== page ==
Comparison with previous studies. PAR is frequently present after implantation of the self-expanding CoreValve and also after implantation of the Edwards Sapien or Sapien XT valves (Edwards Lifesciences, Inc).13,14 Most trials and registries measured PAR with TTE, but angiographic supravalvular injection or hemodynamic measurements have been used.15,16 However, these measurements are not always consistent. For instance, in the randomized CHOICE trial, moderate or severe PAR as assessed by angiography using the method of Sellers et al was present in 4.1% and 18.3% of patients undergoing implantation of the Edwards Sapien XT valve and the Medtronic CoreValve, respectively.15,17 With echocardiography, these proportions were 1.6% and 5.8%, respectively. This inconsistency is also reflected by the wide range of PAR reported in different studies and registries.18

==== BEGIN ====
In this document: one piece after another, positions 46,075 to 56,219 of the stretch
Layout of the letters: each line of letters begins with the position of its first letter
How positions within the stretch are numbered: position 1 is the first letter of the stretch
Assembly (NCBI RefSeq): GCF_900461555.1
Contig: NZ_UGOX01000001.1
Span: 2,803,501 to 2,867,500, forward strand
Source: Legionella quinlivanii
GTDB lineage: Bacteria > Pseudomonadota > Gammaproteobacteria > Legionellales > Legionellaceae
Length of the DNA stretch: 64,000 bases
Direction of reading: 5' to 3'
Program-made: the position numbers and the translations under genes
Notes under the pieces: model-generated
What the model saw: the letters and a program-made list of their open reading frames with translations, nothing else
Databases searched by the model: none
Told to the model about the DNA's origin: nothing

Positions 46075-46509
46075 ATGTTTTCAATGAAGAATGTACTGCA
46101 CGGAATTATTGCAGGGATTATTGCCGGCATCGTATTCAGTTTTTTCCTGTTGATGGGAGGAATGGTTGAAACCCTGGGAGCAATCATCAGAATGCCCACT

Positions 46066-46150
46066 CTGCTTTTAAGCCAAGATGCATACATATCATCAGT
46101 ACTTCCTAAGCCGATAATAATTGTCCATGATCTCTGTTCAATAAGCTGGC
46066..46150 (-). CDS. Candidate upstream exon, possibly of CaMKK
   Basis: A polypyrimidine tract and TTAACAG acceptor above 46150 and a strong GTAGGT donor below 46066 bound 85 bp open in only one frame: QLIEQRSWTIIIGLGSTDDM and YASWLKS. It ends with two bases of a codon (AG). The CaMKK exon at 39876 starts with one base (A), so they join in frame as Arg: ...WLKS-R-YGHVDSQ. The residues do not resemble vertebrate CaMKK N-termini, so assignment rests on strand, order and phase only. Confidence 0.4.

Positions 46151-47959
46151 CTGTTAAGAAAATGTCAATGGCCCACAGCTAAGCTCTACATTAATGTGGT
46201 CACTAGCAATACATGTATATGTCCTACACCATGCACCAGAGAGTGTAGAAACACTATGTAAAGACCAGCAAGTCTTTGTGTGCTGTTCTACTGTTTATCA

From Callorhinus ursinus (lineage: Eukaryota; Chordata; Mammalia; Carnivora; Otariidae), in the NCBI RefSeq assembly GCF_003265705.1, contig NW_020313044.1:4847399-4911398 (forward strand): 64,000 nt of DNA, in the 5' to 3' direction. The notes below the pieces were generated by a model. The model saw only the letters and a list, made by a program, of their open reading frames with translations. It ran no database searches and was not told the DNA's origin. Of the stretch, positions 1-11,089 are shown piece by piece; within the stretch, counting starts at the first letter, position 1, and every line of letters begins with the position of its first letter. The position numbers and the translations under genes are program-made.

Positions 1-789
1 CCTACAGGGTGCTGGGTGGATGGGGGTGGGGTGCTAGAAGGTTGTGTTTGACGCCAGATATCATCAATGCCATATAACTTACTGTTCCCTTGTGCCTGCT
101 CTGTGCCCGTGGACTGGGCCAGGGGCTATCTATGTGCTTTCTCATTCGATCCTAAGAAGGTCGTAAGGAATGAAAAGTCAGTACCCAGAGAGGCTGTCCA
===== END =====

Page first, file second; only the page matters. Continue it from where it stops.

Some studies have suggested that PAR severity may decrease over time. In the United States CoreValve trial, the proportion of patients with moderate or severe PAR decreased from 9% at 30 days to 6% at 1 year.8 The proportion of patients with mild PAR decreased from 36% to 26%, whereas the proportion of no/trace PAR increased from 55% to 68%. In patients at extreme risk for surgery, the frequency of moderate or severe PAR was lower 12 months after TAVI (4.2%) when compared with discharge (10.7%).19 A reduction of PAR was also found after implantation of the balloon-expandable Edwards Sapien valve. In the PARTNER trial, moderate or severe PAR after TAVI was present in 12% and 7% at 30 days and 1 year, respectively.7 However, these data have to be interpreted with caution. The lower rate of PAR may be due to improvement in PAR, but may also be a result of survival bias since patients without PAR are more likely to be alive at 1-year follow-up. Indeed, the number of TAVI patients undergoing echocardiography in the PARTNER trial decreased from 287 at 30 days to 222 at 1 year.7 Therefore, in the present study, we analyzed PAR only in patients with survival beyond 1 year and used more quantitative measurements such as PAR circumferential extent and area.